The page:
The establishment of the non-profit organization Hindu American Foundation (HAF), the most active Hindu group in US politics, coincided with the emergence of South Asian American civil rights groups in the aftermath of September 11th. HAF has long denied allegations of Hindu nationalism, calling them “Hindu phobia” or “anti-Hindu bias”. But the group also put pressure on, for example one Revisionist Version of ancient Indian history in American Textbooks this downplays the role of the caste system in Hinduism and insists on adding all of South Asia to India Defense of the movements of India in Kashmir and a Citizenship law that excludes Muslimsboth of which are considered part of the Government of India nationalist agenda.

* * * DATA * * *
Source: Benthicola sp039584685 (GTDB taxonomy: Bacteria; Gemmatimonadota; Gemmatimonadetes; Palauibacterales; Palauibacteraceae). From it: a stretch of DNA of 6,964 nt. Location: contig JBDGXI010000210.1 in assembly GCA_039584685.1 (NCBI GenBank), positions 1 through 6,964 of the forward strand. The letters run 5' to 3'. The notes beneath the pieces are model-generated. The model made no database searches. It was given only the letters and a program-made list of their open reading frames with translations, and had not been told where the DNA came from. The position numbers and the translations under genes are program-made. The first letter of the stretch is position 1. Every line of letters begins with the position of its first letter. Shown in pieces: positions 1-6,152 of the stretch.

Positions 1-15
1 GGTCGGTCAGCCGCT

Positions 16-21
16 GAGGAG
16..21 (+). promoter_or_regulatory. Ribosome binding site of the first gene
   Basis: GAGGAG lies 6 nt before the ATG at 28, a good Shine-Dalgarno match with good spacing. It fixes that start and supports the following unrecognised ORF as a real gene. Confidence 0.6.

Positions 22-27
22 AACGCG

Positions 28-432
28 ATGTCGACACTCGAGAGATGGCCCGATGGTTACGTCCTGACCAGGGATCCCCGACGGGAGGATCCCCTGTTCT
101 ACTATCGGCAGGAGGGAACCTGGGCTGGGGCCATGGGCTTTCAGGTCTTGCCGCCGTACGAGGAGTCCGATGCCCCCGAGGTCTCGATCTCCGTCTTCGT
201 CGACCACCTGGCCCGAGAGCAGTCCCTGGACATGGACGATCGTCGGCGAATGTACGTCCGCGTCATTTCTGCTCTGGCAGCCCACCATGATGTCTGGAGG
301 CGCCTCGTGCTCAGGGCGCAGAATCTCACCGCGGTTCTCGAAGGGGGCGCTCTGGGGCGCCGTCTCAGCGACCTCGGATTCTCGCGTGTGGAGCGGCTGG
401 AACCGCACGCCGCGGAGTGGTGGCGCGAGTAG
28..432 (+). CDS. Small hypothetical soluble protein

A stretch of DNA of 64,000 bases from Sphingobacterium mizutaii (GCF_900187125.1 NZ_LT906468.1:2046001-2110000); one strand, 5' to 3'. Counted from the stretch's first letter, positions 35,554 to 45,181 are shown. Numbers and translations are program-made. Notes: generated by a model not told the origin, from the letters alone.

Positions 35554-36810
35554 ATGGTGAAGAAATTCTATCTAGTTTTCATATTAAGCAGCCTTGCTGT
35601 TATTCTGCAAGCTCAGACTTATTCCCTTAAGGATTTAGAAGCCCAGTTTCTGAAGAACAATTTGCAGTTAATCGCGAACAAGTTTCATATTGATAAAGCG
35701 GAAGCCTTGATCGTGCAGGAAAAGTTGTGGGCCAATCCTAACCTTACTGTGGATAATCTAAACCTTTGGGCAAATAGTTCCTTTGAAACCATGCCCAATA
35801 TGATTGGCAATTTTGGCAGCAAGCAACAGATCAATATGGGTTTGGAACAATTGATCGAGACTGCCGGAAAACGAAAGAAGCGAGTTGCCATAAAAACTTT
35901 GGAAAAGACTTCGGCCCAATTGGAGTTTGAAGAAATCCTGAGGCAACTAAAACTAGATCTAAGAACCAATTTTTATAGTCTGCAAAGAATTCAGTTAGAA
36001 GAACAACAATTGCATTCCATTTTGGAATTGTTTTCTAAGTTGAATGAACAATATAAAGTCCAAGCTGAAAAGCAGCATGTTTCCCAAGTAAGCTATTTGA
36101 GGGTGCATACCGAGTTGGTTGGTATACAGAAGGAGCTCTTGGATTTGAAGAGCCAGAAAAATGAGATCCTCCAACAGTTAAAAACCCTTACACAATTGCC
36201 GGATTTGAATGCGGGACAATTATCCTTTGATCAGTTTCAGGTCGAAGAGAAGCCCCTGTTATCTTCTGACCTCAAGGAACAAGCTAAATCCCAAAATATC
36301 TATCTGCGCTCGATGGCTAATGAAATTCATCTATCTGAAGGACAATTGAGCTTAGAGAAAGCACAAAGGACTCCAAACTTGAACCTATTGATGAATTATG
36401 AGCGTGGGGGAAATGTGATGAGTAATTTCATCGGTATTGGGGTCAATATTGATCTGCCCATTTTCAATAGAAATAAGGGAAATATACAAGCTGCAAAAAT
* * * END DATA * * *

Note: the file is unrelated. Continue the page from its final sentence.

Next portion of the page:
Since the mid-2000s, PACs dealing with Hindu identity have also been involved in US electoral politics. The most influential is the Hindu American PAC (HAPAC). According to Rishi Bhutada, a board member of HAF and HAPAC, the latter was founded in 2012 to support Hindu candidates and those who advocate Hindu policies, such as streamlining the immigration process and combating bullying and hate crimes against Hindu Americans. In the 2016 campaign, a PAC called the Republican Hindu Coalition, whose founder Shalabh Kumar was a mega-donor of Trump, argued that conservative values ​​were Hindu values ​​and urged for a stronger alliance between the GOP and Hindu groups – including with a Bollywood-Tollywood-themed concert where candidate Trump spoke. While this group has become largely inactive, Trump’s 2020 campaign has run ads targeting Indian-American voters.

Now another Hindu PAC has emerged – officially impartial, but currently only weighted behind Republicans.